In this big universe, it’s easy to feel small and insignificant, as if there’s nothing special about our planet, our star, our celestial neighborhood. After all, the sun is just one of hundreds of billions of stars in the Milky Way galaxy. What do we have to brag about?

Yet astronomers in the know have long realized that our galaxy is exceptional. By size alone, it’s “in the top percentile of all the galaxies that exist,” says Joss Bland-Hawthorn, an astronomer at the University of Sydney who helped compile the galaxy’s vital statistics for a 2016 article in the Annual Review of Astronomy and Astrophysics. He puts the Milky Way’s mass at a hefty 1.0 trillion to 1.6 trillion times that of the sun, outweighing the vast majority of its peers by a factor of 10 to more than a million and greatly outshining them as well.

This brilliance isn’t obvious, however. Look through a telescope and most of the galaxies you see are comparable in size, brightness and mass to ours. Well-known galaxies such as Andromeda and the Whirlpool are cases in point.

But that’s only because these prominent galaxies radiate about as much light as our own, which makes them easy to see, even across vast distances. That creates the impression that the Milky Way is average, when it’s actually a colossus. Judging galaxies by the rare giants is like evaluating people by the famous names you see on the front pages of newspapers. For people and galaxies alike, you’ll probably get a much more representative sample by checking out your nearest neighbors.

Photo shows a telescopic view of the very bright star Regulus and a much fainter collection of stars, the dwarf spheroidal galaxy Leo I.

Far beyond brilliant Regulus (top), the brightest star in the constellation Leo, lurks the ghostly galaxy Leo I (bottom), a Milky Way satellite 830,000 light-years from Earth. Astronomers first spotted the elusive galaxy in 1950.


New galaxies nearby

To see how the Milky Way fits into the broad spectrum of galaxies, astronomers must survey all the types of galaxies that exist, from bright to dim. That’s most easily accomplished by looking closest to our own, where we can detect even the dimmest and most feeble of galaxies. In recent years, that search has yielded an explosion in the number of known galaxies nearby.

A clearer picture of our galactic neighbors began to emerge back in 1938, when Harvard astronomer Harlow Shapley inadvertently took the first step toward demolishing the notion that the Milky Way is an average galaxy. While looking at a photographic plate of the obscure southern constellation Sculptor, he noticed a faint smudge. Just a fingerprint or some other defect, he thought — until a second photographic plate of the same constellation showed the same smudge. Soon after, he found another smudge in the neighboring constellation of Fornax.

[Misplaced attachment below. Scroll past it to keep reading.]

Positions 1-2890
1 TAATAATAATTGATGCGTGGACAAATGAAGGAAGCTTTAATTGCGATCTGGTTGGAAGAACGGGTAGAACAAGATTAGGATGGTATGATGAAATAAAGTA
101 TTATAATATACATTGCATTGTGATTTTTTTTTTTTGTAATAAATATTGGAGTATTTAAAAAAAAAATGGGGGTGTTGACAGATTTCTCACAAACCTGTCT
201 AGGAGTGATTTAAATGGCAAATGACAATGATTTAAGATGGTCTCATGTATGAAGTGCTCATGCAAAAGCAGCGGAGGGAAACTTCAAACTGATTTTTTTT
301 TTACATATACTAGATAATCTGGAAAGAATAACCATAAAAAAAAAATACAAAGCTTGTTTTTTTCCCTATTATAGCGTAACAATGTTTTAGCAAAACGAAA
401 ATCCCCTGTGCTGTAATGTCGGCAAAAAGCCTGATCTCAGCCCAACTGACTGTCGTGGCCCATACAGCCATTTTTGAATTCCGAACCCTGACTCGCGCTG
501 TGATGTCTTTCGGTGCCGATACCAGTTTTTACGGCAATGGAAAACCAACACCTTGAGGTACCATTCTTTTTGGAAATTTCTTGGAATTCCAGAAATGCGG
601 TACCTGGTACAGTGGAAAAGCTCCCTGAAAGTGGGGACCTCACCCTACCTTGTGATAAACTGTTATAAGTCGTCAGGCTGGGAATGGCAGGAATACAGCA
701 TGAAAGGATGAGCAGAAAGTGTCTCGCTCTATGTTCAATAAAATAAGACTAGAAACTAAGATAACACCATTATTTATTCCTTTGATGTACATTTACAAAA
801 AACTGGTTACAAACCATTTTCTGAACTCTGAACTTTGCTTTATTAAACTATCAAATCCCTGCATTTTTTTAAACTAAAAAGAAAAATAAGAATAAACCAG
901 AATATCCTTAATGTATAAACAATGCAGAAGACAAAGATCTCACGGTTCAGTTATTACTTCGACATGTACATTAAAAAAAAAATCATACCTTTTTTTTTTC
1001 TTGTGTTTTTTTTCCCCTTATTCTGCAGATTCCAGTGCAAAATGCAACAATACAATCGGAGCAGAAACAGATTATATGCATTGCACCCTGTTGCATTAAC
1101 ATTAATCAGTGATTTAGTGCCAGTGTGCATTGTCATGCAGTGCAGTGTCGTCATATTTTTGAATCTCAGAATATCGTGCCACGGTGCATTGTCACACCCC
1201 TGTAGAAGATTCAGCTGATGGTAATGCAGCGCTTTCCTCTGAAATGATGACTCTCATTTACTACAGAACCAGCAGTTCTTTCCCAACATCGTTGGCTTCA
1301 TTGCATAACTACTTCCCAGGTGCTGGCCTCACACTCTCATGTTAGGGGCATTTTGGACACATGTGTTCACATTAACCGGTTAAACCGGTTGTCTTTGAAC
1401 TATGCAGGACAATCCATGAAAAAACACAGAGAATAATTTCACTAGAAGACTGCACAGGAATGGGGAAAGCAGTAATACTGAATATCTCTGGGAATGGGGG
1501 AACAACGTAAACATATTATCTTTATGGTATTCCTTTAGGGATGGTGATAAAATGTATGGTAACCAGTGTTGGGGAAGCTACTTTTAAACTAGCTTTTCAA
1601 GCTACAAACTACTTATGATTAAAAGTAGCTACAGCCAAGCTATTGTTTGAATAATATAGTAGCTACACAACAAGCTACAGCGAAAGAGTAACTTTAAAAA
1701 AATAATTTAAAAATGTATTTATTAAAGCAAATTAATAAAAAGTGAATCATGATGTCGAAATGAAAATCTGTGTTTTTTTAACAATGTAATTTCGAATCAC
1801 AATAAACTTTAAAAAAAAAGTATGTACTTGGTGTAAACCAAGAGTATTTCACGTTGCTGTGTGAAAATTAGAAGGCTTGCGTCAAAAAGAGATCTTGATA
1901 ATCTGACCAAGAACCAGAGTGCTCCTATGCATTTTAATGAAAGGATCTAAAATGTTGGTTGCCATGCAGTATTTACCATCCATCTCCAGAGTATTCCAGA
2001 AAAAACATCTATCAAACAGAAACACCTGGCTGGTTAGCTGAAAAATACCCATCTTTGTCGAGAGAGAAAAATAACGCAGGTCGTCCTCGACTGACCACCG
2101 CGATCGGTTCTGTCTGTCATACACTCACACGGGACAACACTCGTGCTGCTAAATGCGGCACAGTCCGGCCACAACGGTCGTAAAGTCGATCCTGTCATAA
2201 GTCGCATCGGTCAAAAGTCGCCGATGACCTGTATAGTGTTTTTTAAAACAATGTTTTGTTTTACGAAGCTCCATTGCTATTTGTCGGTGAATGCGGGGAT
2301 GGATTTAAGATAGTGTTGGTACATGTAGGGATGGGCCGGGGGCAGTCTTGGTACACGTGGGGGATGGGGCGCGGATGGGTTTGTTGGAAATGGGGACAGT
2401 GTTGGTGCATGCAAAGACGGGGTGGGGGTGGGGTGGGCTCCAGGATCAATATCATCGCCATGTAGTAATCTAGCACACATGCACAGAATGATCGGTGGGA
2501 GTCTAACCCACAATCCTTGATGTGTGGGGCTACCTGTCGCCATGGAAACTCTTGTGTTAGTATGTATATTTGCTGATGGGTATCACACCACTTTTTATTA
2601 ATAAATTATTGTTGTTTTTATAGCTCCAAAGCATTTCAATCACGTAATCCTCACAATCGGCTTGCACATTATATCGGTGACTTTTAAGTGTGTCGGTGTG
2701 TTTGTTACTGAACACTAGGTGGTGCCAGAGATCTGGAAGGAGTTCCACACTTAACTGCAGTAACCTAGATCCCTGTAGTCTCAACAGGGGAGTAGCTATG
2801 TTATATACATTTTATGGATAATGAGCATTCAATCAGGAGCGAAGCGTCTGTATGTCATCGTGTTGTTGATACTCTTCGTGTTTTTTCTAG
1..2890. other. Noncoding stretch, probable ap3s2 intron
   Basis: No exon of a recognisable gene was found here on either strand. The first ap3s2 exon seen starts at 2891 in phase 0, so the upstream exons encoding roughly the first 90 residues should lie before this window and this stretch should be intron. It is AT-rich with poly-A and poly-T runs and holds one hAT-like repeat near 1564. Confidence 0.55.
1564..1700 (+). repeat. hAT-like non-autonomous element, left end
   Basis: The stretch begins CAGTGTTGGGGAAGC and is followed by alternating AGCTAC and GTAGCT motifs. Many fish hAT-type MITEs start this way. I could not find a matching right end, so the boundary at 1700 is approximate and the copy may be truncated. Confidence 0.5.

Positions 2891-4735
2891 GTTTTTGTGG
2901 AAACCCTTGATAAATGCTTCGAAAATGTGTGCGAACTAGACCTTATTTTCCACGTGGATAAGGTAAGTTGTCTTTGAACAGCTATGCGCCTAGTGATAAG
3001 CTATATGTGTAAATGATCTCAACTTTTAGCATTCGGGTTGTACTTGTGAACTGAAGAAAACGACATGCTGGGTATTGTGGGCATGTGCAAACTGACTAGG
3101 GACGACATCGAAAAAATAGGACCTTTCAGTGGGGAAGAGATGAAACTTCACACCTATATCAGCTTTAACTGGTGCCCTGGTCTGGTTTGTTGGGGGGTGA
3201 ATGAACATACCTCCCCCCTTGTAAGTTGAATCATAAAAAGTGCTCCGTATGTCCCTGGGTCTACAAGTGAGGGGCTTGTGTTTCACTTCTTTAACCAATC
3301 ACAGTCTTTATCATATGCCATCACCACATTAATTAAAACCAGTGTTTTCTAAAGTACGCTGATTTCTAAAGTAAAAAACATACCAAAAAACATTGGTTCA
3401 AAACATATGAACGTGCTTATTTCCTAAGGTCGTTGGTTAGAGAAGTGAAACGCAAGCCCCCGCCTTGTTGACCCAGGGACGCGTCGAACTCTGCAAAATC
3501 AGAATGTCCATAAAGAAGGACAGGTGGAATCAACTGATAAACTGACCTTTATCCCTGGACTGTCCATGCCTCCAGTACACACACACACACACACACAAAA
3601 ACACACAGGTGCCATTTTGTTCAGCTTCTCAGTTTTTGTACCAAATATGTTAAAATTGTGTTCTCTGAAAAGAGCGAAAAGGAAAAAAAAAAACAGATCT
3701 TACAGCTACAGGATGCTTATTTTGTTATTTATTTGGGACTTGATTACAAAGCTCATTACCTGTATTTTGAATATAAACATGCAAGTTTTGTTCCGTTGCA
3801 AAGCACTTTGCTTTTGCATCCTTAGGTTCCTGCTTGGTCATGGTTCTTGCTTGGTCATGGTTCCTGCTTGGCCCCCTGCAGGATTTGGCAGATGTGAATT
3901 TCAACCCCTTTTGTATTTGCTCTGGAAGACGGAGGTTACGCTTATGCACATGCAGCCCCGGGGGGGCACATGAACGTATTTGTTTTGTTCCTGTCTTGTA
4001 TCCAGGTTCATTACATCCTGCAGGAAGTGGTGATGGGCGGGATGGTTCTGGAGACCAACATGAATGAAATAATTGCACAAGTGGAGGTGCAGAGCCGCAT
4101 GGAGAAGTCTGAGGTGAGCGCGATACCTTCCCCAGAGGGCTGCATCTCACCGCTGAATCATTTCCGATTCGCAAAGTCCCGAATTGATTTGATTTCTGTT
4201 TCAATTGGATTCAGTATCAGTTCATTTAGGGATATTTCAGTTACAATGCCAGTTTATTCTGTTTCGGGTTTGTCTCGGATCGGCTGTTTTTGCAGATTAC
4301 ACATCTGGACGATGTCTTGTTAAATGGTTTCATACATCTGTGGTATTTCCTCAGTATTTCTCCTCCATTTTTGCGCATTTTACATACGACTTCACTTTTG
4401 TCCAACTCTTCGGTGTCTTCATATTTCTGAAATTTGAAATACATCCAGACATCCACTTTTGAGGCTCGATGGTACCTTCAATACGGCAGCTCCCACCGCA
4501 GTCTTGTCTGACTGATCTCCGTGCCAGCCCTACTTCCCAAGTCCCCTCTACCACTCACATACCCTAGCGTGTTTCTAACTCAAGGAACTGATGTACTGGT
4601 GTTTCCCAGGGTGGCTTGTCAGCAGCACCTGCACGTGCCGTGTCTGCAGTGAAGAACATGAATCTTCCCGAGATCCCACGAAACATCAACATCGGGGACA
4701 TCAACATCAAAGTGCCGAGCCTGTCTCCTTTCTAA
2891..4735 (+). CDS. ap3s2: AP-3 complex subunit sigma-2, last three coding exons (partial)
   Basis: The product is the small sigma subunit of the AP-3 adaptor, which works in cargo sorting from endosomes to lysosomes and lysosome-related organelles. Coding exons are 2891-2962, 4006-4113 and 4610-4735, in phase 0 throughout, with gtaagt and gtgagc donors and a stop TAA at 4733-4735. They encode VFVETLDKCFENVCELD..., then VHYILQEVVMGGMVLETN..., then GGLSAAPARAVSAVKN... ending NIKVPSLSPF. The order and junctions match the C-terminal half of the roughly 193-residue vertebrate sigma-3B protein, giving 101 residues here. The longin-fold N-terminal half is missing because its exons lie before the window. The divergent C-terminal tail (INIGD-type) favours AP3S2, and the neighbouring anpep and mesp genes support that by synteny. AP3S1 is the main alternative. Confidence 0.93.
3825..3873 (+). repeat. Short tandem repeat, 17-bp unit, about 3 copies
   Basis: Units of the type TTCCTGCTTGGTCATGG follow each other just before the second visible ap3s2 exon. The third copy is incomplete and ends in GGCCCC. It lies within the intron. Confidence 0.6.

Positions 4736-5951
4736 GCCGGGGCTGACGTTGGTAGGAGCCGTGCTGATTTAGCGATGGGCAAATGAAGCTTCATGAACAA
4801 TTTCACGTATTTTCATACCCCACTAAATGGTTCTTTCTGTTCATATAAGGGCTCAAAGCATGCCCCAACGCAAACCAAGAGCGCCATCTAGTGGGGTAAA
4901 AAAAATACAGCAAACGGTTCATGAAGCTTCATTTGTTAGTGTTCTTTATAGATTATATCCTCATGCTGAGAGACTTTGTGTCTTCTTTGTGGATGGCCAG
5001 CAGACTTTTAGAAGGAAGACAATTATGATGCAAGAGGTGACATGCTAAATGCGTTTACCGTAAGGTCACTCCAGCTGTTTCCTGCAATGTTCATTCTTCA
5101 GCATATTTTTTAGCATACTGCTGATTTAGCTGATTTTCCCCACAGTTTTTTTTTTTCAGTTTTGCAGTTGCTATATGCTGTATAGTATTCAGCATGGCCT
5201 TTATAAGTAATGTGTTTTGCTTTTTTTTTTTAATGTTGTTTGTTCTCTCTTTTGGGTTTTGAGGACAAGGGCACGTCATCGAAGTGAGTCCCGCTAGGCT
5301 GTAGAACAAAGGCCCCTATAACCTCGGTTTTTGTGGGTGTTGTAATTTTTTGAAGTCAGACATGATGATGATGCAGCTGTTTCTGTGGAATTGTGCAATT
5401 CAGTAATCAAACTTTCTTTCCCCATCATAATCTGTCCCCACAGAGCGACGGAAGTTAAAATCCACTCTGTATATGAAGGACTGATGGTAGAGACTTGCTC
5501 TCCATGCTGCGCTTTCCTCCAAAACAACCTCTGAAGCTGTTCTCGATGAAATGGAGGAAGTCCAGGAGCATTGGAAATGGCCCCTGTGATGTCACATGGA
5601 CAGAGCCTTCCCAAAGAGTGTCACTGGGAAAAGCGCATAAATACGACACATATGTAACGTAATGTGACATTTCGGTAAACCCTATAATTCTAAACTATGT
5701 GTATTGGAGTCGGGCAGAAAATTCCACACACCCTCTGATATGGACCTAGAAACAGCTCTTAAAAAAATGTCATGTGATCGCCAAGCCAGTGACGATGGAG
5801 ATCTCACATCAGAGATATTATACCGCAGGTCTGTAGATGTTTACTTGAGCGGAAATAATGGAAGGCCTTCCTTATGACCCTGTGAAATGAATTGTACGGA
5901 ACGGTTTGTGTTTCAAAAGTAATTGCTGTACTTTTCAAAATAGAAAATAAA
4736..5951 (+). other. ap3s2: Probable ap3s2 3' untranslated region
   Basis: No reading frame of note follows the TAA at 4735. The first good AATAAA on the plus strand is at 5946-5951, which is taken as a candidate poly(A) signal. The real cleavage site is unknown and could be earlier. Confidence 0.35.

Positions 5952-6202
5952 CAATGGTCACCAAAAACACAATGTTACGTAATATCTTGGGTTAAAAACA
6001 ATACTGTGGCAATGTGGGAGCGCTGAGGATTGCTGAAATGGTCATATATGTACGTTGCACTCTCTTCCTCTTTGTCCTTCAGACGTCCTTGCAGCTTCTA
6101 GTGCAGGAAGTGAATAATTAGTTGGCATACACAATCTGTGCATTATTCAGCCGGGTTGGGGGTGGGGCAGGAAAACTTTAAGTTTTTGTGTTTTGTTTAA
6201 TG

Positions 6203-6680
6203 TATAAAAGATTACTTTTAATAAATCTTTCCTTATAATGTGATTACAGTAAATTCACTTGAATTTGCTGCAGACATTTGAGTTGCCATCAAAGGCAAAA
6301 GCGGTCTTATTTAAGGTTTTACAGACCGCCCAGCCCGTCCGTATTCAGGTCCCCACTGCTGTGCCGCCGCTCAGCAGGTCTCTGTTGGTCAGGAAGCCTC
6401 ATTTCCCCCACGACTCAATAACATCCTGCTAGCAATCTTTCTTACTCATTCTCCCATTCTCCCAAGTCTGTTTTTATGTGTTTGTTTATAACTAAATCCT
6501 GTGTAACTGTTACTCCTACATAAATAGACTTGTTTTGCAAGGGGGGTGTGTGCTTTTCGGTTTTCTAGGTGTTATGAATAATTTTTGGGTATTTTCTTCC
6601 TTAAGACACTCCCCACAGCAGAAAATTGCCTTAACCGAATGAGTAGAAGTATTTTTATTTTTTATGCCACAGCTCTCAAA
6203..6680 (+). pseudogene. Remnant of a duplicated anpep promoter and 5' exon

The smudges in Sculptor and Fornax were galaxies of a new type: ghostly ones that astronomers now call dwarf spheroidals. Dim and diffuse, with their stars spread out from one another, they don’t exactly beckon through a telescope. Both are among our closest galactic neighbors — so close, in fact, that they orbit the Milky Way, just as moons orbit a planet, making them satellite galaxies of our own. The Sculptor Dwarf Spheroidal is 280,000 light-years from Earth, and the Fornax Dwarf Spheroidal is 455,000 light-years away. And they are dim. Whereas the Milky Way emits 30 billion times as much light as the sun, Sculptor produces just 1.8 million solar luminosities and Fornax just 19 million.

Graph shows the discovery of new Milky Way satellite galaxies over time, with a big spike in the past two decades.

The number of known galaxies orbiting our own has soared. Barely a century ago, astronomers knew of only two: the Large Magellanic Cloud and the Small Magellanic Cloud. Later, however, observers spotted much dimmer satellite galaxies, starting with Sculptor and Fornax in 1938. Since the beginning of the twenty-first century, the number of known Milky Way satellite galaxies has quintupled. This diagram does not include recently discovered Antlia 2.

In the decades following Shapley’s discovery, astronomers spotted additional dwarf spheroidal galaxies revolving around the Milky Way. With improved technology, the new finds were more and more wispy and less and less conspicuous. A dwarf spheroidal flagged in 1990 in the constellation Sextans was such a galactic underdog it took a computer to spot it. Without one, “there’s no way Sextans would have been found,” Mike Irwin, an astronomer at the University of Cambridge, has said. “It’s virtually impossible to find by eye.” The computer had detected a subtle concentration of stars on a photographic plate. All travel at the same velocity and appear at the same distance, indicating they belong to the same dim galaxy, 310,000 light-years from Earth.